Threat and the body: how the heart supports fear processing

Garfinkel, Sarah N and Critchley, Hugo D (2016) Threat and the body: how the heart supports fear processing. Trends in Cognitive Sciences, 20 (1). pp. 34-46. ISSN 1364-6613

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Abstract

Mental processes depend upon a dynamic integration of brain and body. Emotions encompass internal physiological changes which, through interoception (sensing bodily states), underpin emotional feelings, for example, cardiovascular arousal can intensify feelings of fear and anxiety. The brain is informed about how quickly and strongly the heart is beating by signals from arterial baroreceptors. These fire in bursts after each heartbeat, and are quiet between heartbeats. The processing of fear stimuli is selectively enhanced by these phasic signals, and these inhibit the processing of other types of stimuli including physical pain. Behavioural and neuroimaging studies detail this differential impact of heart signals on the processing of salient stimuli, and add to knowledge linking rhythmic activity in brain and body to perceptual consciousness.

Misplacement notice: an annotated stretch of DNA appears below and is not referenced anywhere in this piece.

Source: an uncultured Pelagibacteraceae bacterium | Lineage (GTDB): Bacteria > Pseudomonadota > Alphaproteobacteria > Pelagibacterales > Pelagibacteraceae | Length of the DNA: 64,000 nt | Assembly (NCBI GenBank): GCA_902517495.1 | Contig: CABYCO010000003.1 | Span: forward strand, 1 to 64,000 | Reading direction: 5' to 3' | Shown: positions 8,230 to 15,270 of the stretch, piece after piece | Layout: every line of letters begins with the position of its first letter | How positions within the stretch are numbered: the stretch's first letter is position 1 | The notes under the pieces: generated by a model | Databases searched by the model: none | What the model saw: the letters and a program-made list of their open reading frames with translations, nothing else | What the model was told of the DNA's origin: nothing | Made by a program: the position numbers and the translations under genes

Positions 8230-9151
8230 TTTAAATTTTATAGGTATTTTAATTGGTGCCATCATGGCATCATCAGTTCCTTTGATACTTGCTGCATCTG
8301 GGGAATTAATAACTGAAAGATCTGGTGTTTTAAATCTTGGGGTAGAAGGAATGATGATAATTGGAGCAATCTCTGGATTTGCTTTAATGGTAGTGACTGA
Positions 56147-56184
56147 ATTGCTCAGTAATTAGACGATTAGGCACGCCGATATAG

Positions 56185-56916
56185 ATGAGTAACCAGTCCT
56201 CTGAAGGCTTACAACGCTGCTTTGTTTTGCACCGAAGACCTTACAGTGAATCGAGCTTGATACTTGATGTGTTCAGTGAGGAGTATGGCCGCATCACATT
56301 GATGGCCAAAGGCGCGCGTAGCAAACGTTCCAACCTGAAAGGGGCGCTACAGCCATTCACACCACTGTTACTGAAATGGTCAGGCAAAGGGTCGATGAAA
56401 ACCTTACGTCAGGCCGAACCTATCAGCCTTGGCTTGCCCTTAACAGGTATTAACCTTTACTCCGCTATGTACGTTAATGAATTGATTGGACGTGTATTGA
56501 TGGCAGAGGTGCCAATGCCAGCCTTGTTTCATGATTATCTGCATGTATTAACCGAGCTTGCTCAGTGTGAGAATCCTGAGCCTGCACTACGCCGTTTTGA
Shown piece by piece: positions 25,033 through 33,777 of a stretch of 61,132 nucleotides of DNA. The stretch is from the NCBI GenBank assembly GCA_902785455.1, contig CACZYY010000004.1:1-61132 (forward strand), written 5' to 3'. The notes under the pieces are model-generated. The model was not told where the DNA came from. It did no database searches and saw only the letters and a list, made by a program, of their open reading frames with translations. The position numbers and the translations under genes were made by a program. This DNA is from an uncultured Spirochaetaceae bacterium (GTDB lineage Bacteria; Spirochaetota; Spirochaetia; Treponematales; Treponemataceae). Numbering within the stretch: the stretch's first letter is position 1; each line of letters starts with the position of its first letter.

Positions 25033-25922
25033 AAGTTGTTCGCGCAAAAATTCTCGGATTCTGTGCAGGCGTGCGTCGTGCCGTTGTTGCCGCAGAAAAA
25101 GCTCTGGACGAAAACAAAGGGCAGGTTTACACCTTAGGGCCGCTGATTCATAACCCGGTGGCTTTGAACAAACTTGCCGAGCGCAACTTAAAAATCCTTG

Item Type: Article
Schools and Departments: Brighton and Sussex Medical School > Neuroscience
Subjects: R Medicine > RC Internal medicine > RC0321 Neurosciences. Biological psychiatry. Neuropsychiatry > RC0438 Psychiatry
Depositing User: Jonathan Williams
Date Deposited: 11 Jan 2016 13:03
Last Modified: 02 Aug 2017 08:08
URI: http://sro.sussex.ac.uk/id/eprint/59066

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